I’m not down on seminary. Really. But it did leave me dramatically underprepared for the actual “work of the ministry!”
Four years in Bible college and three more years of seminary had me well versed in the impeccability of Christ, but not so well-equipped to handle my first deacon’s meeting (and the second, and third, and fortieth, and two-hundredth). I love learning the Scriptures, and I still do, and for that reason I’m extremely grateful for the opportunities I had to learn and grow in school. But when it came to strategy, business organization, volunteer management, vision-casting and leadership development, the real schooling was on the job.
Maybe it should be this way, I don’t know.
But through it all, I’ve learned what not to expect:
- Don’t expect that preaching prowess has any relationship to leadership development.
- Don’t expect that a large congregation means a great strategy is in play.
- Don’t expect that elders, deacons and trustees will arrive at the right answers, if none of them have studied the subject matter.
- Don’t expect a pastor to be a superhero, leading, preaching, counseling, vision-casting, strategizing, accounting, and shepherding well at the same time.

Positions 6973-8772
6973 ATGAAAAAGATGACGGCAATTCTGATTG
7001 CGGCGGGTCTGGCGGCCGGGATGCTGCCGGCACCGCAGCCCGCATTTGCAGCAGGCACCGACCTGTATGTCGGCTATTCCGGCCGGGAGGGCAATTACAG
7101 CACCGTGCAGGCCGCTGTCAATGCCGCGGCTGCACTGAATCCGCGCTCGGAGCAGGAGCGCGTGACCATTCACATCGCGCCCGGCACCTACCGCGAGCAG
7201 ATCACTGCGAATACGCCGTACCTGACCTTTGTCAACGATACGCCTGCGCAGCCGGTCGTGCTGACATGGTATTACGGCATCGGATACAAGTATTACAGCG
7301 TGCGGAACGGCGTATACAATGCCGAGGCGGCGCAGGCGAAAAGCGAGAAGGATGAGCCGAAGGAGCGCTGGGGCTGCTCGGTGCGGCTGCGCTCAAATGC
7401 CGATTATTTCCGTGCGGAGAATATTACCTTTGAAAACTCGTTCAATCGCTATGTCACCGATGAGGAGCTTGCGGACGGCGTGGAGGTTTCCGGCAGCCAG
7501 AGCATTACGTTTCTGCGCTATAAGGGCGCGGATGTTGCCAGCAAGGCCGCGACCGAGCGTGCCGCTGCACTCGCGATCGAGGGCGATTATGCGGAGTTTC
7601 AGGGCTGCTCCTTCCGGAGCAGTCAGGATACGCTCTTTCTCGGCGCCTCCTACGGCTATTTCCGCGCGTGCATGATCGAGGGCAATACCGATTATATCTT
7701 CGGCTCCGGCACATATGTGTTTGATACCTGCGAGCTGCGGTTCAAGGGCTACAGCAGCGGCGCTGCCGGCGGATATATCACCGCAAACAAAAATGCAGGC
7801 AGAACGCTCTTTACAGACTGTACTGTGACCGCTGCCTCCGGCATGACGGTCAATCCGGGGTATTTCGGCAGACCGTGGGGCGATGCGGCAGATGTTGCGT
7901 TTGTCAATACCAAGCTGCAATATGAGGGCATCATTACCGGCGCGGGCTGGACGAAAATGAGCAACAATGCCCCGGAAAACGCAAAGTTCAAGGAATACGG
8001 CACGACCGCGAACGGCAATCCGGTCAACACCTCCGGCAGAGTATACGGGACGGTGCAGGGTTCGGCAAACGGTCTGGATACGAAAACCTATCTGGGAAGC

1. Don’t be afraid to ask for (and even pay for) outside help. I’m not just saying that because I’m on the Leadership Outreach team, a group that offers consulting and strategic services to church leaders. (But the shoe does fit.) Outside help could be anything from inviting a veteran pastor to look over your strategy, to buying up the leadership book aisle at your local Christian bookstore, to hiring a professional strategic planner to help your organize your game plan for the coming year.
2. If you’re not through with seminary yet, be sure to ask for tracks and classes that include practical management of local church issues. It’s not always the most enjoyable subject matter (I’d rather debate predestination!) but things like team-building and staff management are going to come in more handy for you (unless, I guess, you were predestined to do a poor job at those anyway. In that case, carry on.
3. Don’t be afraid to play the Acts 6:1-8 card (“I need to focus on teaching and prayer, and hand off this administrative stuff to others”), but don’t use that card as an excuse to ignore your calling as a leader. Leadership is about more than preaching. The people of your church need someone to follow even more than they need someone to hear. Take an active interest in answering the question: “Where is this church going, and how will it get there?” When you run into areas beyond your ability or motivation, tap your team. If your team lacks the expertise to get things moving, call in some help.